Tokyo Tech News
Team Maquinista, Tokyo Tech's representatives from the Society for the Study of Robotics student club, finished in the top four at the 2017 ABU Asia-Pacific Robot Contest held in Tokyo on August 27.
The theme of the Asia-Pacific contest, which began in 2002, changes every year depending on the host nation. The 2017 theme was "The Landing Disc," inspired by the traditional Japanese fan-tossing game of tosenkyo.* Two teams at a time competed for three minutes on a field with seven spots at varying heights and distances, with a ball resting on each spot. Each robot threw a maximum of 50 soft discs from the throwing area to displace the balls and land discs in their place. Discs that landed on empty spots counted in the score, and multiple discs in one spot were allowed. If a team landed discs on all seven spots, they achieve appare (Japanese for "admirable"), and immediately won the game.
A traditional Japanese game that began in Kyoto in the mid-Edo Period. Players compete by tossing a fan and attempting to drop a figure from a stand, and are scored based on the final position of the figure and fan. Scenario names in the game originate from The Tale of Genji and One Hundred Poets, One Poem Each, two influential pieces of Japanese literature.
At the opening ceremony of the ABU Robot Contest, Kosuke Tani (3rd year, Mechano-Aerospace Engineering), a key member during Tokyo Tech's victory at the NHK Robot Contest in June, took the player's oath. A total of 19 teams from 18 countries and regions took part in the preliminary rounds. Maquinista achieve appare in both of its bouts, finishing second in the qualifiers.
In the quarterfinals, Tokyo Tech faced Tribhuvan University from Nepal, who finished seventh in the preliminaries. At 1 minute 41 seconds, Tokyo Tech had only one spot to fill to achieve appare, but ran out of disks. It was a tense wait until the full 3 minutes was up, but Maquinista held on to win 10-4.
In the semifinal, Tokyo Tech faced Lac Hong University from Vietnam, who had already shown flashes of brilliance with a 44-second appare earlier in the day. Maquinista started out well with 4 points, but the Vietnamese team suddenly strung together a 34-second appare, setting a new competition record. Team Maquinista's quest had very suddenly come to an end. The team was awarded the 2nd Runner-Up award for their top-four finish.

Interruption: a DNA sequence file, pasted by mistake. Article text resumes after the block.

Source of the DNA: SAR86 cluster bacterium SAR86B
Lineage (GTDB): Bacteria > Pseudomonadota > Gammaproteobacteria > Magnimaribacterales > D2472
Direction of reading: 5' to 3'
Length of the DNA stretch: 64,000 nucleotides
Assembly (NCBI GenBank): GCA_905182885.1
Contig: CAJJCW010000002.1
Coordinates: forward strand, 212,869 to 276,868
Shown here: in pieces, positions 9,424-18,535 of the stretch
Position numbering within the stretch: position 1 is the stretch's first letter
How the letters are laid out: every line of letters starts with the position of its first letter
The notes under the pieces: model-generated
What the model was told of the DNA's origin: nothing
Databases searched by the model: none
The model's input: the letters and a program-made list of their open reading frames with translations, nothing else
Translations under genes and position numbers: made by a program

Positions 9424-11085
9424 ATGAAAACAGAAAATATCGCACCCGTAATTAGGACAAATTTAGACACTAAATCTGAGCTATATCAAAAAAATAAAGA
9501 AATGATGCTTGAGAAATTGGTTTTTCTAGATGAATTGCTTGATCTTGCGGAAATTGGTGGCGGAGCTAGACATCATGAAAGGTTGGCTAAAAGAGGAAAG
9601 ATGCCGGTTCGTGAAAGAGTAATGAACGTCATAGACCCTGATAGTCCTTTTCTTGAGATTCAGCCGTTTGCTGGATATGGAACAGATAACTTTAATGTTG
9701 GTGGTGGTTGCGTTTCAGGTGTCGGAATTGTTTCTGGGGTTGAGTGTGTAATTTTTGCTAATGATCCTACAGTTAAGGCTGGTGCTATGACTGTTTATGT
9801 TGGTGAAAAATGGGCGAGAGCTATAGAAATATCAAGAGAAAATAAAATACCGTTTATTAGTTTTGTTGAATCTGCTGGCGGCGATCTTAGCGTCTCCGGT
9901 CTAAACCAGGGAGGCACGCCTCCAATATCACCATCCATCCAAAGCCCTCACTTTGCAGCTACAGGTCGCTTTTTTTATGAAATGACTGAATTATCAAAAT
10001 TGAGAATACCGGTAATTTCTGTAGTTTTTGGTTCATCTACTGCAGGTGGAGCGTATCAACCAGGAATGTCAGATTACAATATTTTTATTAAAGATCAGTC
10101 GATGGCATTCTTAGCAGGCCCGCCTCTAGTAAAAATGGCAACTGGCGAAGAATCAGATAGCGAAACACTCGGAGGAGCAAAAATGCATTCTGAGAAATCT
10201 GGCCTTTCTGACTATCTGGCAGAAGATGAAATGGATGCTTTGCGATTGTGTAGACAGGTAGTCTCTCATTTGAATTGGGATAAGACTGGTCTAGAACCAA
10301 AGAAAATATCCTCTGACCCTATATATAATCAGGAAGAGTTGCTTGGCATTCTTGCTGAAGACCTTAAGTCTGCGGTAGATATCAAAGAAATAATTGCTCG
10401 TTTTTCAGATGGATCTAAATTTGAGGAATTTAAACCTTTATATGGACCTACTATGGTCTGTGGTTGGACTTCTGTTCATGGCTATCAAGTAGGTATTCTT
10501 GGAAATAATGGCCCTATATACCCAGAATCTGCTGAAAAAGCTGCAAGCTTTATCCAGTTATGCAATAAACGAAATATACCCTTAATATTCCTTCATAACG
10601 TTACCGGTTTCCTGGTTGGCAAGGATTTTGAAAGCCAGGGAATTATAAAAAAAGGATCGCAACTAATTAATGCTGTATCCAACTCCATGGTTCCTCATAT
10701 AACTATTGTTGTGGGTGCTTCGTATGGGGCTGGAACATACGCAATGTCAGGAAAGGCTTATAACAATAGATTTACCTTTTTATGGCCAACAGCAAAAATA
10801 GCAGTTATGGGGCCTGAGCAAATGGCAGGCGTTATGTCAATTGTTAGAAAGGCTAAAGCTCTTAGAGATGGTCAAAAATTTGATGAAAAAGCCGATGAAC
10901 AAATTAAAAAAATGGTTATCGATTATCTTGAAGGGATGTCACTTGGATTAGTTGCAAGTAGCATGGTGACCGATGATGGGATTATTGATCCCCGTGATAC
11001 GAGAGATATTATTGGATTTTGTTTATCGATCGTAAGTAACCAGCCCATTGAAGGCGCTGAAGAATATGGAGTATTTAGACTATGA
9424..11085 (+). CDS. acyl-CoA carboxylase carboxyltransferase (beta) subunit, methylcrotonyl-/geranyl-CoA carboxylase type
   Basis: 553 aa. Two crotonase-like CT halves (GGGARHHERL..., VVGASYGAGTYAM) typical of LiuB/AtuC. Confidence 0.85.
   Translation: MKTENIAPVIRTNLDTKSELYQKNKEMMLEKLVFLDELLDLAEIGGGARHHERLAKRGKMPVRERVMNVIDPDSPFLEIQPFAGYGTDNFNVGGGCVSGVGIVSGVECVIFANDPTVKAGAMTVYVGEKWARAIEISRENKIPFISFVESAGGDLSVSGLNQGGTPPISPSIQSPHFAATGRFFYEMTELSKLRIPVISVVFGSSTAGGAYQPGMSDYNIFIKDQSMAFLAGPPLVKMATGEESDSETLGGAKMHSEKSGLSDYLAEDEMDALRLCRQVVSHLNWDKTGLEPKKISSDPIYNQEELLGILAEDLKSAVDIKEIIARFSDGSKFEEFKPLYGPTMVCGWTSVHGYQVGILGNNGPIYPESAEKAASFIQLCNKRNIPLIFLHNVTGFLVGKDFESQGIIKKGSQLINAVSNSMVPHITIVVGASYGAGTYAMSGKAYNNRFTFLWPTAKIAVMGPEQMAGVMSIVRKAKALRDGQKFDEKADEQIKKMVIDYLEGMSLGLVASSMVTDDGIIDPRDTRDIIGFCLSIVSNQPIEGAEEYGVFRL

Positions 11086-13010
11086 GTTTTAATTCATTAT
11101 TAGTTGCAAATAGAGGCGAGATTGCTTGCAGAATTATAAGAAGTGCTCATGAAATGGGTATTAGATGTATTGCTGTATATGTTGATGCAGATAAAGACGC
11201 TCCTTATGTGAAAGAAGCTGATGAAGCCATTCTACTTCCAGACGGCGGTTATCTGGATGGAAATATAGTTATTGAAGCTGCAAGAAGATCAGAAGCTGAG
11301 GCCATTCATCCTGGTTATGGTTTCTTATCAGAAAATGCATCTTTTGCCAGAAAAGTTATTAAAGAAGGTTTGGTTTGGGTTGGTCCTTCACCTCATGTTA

The final was a showdown between two teams of pure quality — University Teknogi Malaysia, who had achieved two consecutive appare in 44 seconds, and Vietnam's Lac Hong University, who beat Tokyo Tech in the semifinal in a record time of 34 seconds. Hordes of supporters from both Southeast Asian countries were present to cheer on their teams. It was again Lac Hong University's day, who achieved appare in 1 minute 20 seconds, securing their sixth victory overall.
Team members operating the robot during the contest:
Kosuke Tani, 3rd year, Mechano-Aerospace Engineering
Haruto Yano, 3rd year, Control and Systems Engineering
Masaya Morinaga, 2nd year, Mechanical Engineering
Pit crew assisting with robot settings:
Taiki Yamada, 4th year, Control and Systems Engineering
Takahiro Ishihara, 3rd year, Control and Systems Engineering
Shunpei Tokuda, 3rd year, Control and Systems Engineering
We came here to win, but in the end we could only manage a top four finish. In the semi-final, we lost to Lac Hong University from Vietnam, who were incredibly fast. They were truly an admirable enemy.
The preliminary round against strong opponents from various countries was very tough, but also very stimulating. I am slightly disappointed that we did not make it to the final, but we pushed our robot's performance to the limit, so I have no regrets.
The rules of next year's NHK contest have already been announced. The Micromouse Contest is coming up in November. I look forward to these contests, and hope that many of you follow the activities of the Society for the Study of Robotics.
We finished in the top four of the ABU Robot Contest. Looking back at the test run on the day before the contest, I have to say that all team members did a very good job. We were able to experience the fierce competition on the international stage, and I hope this will serve as motivation for younger students so they can win the NHK Robot Contest again next year. All in all, it was a great final year for me as a robot contest participant.
NHK General TV will broadcast the ABU Robot Contest in Japan on Monday, September 18, 2017 from 10:05 to 10:59 a.m.
This event is supported by Tokyo Tech Fund